No more weight-ing: Why tackling pet obesity is so important


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If there is one thing that is beyond doubt about America it's that it loves its pets. Around 190 million Americans have at least one pet and with many having more, it's probably safe to say pets outnumber people. But becoming part of the family means sharing the joint health regime — if the family overeats, the pet probably does, too. A joint meeting of two of the largest animal science organizations has looked at the way we feed our furry friends.


Pet theories

This year's annual meeting of the American Dairy Science Association (ADSA) and American Society of Animal Science (ASAS) held a symposium on companion animals called "Bioenergetics of pet food" that looked at the implications of over- or inaccurately feeding cats and dogs. One of the key issues was the fact that, for both Americans and their pets, the commonest form of malnutrition comes from overconsumption not under-consumption of food. This can lead to the same problems in animals that it does in humans: diabetes, hyperlipidemia and cancer.

Owners clearly have a duty to their pets to keep them happy, healthy and safe. Dr. Kelly Swanson, Professor of Animal and Nutritional Sciences at the University of Illinois, says the first step in combating pet obesity is simply realizing that an animal is overweight. "Owners need to actually recognize that their pet is obese, and is not just a funny, pudgy animal that looks cute," she says. "Lean, healthy pets not only live longer, but more importantly, have a better quality of life."


Paws for thought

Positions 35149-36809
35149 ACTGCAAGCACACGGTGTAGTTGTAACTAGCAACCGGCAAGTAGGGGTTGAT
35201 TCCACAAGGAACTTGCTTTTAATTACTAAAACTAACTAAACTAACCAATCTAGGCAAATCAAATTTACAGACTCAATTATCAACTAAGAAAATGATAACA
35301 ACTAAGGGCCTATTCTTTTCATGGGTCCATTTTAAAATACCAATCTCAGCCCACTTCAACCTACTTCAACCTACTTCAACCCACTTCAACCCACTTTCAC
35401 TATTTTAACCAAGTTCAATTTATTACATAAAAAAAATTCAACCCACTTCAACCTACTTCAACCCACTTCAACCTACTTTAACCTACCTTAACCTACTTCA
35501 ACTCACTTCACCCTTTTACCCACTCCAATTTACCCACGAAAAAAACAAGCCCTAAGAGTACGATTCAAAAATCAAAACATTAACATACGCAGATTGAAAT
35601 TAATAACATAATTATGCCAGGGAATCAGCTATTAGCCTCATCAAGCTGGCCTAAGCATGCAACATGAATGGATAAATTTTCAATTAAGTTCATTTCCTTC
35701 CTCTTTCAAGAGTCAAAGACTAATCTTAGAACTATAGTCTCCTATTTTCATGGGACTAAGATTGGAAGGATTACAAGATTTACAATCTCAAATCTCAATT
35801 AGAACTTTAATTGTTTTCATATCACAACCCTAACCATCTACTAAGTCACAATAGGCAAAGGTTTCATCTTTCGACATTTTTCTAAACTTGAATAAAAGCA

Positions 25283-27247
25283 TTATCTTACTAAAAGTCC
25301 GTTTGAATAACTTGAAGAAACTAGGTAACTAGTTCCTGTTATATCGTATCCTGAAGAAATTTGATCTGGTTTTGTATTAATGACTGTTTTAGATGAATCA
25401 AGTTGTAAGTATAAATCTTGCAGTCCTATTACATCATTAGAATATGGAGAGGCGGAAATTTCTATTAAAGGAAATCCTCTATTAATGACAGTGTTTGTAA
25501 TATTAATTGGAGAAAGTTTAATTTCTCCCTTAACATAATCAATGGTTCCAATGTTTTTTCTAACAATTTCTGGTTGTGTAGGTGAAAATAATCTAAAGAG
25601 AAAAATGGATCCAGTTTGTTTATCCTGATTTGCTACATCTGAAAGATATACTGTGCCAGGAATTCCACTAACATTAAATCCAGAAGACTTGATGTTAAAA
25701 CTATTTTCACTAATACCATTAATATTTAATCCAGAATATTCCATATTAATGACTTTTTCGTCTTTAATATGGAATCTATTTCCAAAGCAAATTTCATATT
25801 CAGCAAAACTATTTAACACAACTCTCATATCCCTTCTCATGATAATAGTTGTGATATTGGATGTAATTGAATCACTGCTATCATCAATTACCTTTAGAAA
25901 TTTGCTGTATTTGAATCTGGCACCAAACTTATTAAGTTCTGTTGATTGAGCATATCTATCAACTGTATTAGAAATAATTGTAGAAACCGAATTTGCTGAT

The benefits of cultivating a healthy weight are certainly borne out by the data. Lifelong studies show how maintaining a low body condition score adds an average of 1.8 years to dogs' lives. The responsibility, the researchers say, lies with the owner. Preserving healthy body conditions requires pet owners to not just read pet food labels, but to actually understand the nutritional information and accurately follow the feeding directions.

In addition, for those with multiple pets, it's important to realize that each animal has his or her own specific needs which depend on factors like age, size and general health conditions. Dr. Dennis Jewell, Research Scientist at Hill's Pet Nutrition, emphasizes the importance of a feeding program that suits each individual. "Each pet," he says, "has unique genetics that determine, for example, if they're going to use more calories to maintain their body weight than other animals."


Fly fur

Keeping your pet healthy and looking good is a game of two halves. As with humans, clearly both diet and exercise are necessary to maintain not just a healthy weight but a robust constitution. Whatever pet you have, make sure you keep up a good exercise routine — remember, it can be good for you too! Try to maintain a regular routine that they can learn to rely on so they know exactly when it's time to eat and when it's time to be outside. Nothing is more frustrating for your pet than not knowing when his or her next meal or "outside time" will be.

According to the Association for Pet Obesity Prevention, an estimated 54 percent of dogs and cats in the United States are overweight or obese — which is why they are designating October 7 2015 National Pet Obesity Awareness Day. Why not get a jump on the date by taking a good look at your pets and their food and exercise routine to see if you can make improvements in them? WebMD has some great tips for keeping both your cat and your dog healthy. Remember — you're in this together: what's good for them is what's good for you as well.